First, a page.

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Rare Mercedes beats out Ferrari in record auction bid

Yahoo Finance's Pras Subramanian details the record price a rare Mercedes was just auctioned for, in addition to the outlook of luxury car manufacturers and car collectors.

Video Transcript

[MUSIC PLAYING]

SEANA SMITH: Most expensive car ever sold on record, a rare 1955 Mercedes-Benz 300 SLR-- you're looking at it right now-- Coupe sold at Sotheby's for-- get this-- $142 million. Putting this all in perspective, that's nearly three times more than the previous record. We want to bring in our senior auto reporter, Pras Subramanian.

And, Pras, is there anything more to this? I mean, are these just car lovers who have a lot of money and they're looking to buy cars? Or is it actually a hedge against inflation? What do you think?

PRAS SUBRAMANIAN: [LAUGHS] I think this sale caught a lot of people by surprise because it just blew away that second-place car. And this car had some unique things going on for it. It was only one of two ever made. Mercedes made this car as, like, a test car. They never wanted to sell it. They had both these cars in their private collection, and they were convinced to sell by a private sort of dealer.

They got this huge amount for it, $143 million. That money's gonna towards a scholarship fund the company has. But it just kind of goes to show you how these rare cars are still getting people excited.

- It reminds me of Ferris Bueller, for those of you that are old enough. You know, Cameron's dad's car, and--

SEANA SMITH: I've actually seen that.

- --all right!

SEANA SMITH: I know.

- There we go.

[LAUGHTER]

SEANA SMITH: It took a while. We got there, though.

- Has it ever been driven? I have another question for you, but it has ever been driven and will it ever be driven? Or is it just literally a museum piece?

PRAS SUBRAMANIAN: Mercedes said that a lot of their test drivers and engineers have driven it in the past to kind of benchmark it against other supercars back in those days. So I think the person who buys it, hopefully, will buy it to drive because it is apparently an amazing car. So but going back to the big market, you see Ferrari dominates, right? Like you mentioned the Bueller car. And the top four of the top five are all Ferraris until this Mercedes came along and blew it away.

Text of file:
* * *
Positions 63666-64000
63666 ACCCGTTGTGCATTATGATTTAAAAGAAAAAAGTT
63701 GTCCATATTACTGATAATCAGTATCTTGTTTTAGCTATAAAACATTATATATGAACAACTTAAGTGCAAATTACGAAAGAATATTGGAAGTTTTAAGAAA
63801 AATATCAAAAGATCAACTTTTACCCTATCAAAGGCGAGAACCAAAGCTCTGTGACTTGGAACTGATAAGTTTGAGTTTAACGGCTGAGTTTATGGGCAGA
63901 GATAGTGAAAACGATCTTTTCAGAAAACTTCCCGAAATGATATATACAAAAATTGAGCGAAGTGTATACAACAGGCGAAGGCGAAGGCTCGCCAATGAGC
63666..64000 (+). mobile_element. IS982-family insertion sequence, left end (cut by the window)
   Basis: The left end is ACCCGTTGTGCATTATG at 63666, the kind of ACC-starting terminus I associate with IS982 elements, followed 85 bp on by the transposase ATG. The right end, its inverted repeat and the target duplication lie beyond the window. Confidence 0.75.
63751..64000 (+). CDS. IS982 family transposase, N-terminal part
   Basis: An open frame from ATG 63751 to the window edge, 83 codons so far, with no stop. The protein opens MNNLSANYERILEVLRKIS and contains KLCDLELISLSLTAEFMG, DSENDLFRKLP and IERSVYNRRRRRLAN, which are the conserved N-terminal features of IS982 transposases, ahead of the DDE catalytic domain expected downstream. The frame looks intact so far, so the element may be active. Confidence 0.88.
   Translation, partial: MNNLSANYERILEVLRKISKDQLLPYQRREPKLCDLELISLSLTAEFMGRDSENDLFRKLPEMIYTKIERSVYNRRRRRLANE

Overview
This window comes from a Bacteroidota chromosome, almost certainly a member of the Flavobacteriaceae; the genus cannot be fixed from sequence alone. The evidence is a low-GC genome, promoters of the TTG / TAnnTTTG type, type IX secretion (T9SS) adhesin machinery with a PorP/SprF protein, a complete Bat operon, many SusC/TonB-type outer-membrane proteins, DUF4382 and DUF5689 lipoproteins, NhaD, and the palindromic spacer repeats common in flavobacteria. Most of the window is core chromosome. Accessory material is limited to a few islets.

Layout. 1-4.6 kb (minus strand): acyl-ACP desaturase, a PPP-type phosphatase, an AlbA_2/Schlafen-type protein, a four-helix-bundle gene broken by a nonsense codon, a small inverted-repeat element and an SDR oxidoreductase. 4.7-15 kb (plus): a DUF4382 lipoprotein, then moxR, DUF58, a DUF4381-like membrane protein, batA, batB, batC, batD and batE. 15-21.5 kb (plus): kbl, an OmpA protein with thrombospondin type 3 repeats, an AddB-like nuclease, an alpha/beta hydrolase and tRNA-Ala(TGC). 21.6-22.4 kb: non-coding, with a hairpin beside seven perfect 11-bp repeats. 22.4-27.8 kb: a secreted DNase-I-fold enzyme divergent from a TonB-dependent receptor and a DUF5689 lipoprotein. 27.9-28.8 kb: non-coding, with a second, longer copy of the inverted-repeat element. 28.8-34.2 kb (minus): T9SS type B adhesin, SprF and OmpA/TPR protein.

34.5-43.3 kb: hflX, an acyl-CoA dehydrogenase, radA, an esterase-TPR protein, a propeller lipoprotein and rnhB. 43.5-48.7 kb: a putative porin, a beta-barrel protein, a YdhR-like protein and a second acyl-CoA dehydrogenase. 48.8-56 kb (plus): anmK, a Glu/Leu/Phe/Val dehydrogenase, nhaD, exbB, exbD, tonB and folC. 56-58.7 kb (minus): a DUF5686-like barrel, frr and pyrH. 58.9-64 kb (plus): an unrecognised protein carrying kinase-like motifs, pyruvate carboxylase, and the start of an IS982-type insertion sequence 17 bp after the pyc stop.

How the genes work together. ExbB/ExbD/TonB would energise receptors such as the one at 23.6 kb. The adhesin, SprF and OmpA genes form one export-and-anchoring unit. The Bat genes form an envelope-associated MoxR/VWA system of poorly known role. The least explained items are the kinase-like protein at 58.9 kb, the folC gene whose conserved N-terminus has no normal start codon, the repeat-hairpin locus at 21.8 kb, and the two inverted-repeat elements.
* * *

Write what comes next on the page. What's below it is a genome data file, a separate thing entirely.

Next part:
- Blew it away. And apparently, they're going to make it available for public-- for the public to see on occasion. But I'm looking at this list of things that are selling off the charts. Andy Warhol's "Marilyn" went for $195 million. That smashed a record. Sotheby's Macklowe Collection-- I don't even know if I said it right-- $922 million in art. Sotheby's, Christie's, and Phillips, in a couple of weeks, $2.5 billion at auctions.

Seana said it earlier. Is this about a hedge for inflation? Or is this just the rich are getting a lot richer, and they got nowhere to put their money that's a safe haven?

PRAS SUBRAMANIAN: You know, it could be both because you're talking about a real true, real hard asset, right? A car, a valuable, limited-edition car. It has some value, $140 million in one story. But it's limited, and it has some cachet. And inflation, 8%-- maybe this is a place to park some of your cash, maybe 10% if you're a billionaire like some people that we report on on this show. So maybe that is a part of that equation as to why you buy it.

SEANA SMITH: You know, what's interesting-- and you wrote about this earlier this week, just Mercedes pivoting even harder towards these top-end cars. I mean, when you think of Mercedes, at least I do, I think of a luxury car. I think of a top-end car. Are they going even more extreme? Are they catering to the ultra-wealthy now?

PRAS SUBRAMANIAN: They've been recently releasing cars that rival Bentleys in terms of price, right? So they're kind of pushing towards that top end that they're calling it. And maybe this is a reflection of their brand pivot where these cars, these rare cars, are going for even more money. We'll see what happens in Pebble Beach in August when a lot of these cars go on auction.

RACHELLE AKUFFO: And, Pras, do you think this is something of a backlash to some of these NFTs and Metaverse purchases that people are making, that people are willing to spend this much money on a car? And Mercedes really upping their game here with even more expensive cars now.

PRAS SUBRAMANIAN: You know, Rachelle, real quick. I had a trader friend that lost a lot of money in the 2000 dot-com bubble bust. And he said, you know what?

If I had bought a Ferrari, at least the Ferrari'd still be in the street. I'd still have it, right? Not my money that kind of vaporized out of nowhere like an NFT. So I think there is a little bit of that. Why not buy a hard asset like a car that you can actually have? And if your stock market goes to zero, at least you get a Ferrari.

SEANA SMITH: Yeah, that's not a bad deal.

- Yeah, NFTs are down 80% from their peak.

SEANA SMITH: Yeah.

- Wiped out.

SEANA SMITH: All right. Pras, thanks so much. I think I have enough money to buy like a piece of a tire of that car. But we'll see. Maybe we'll get there one day. Pras Subramanian, thanks so much. Have a good weekend.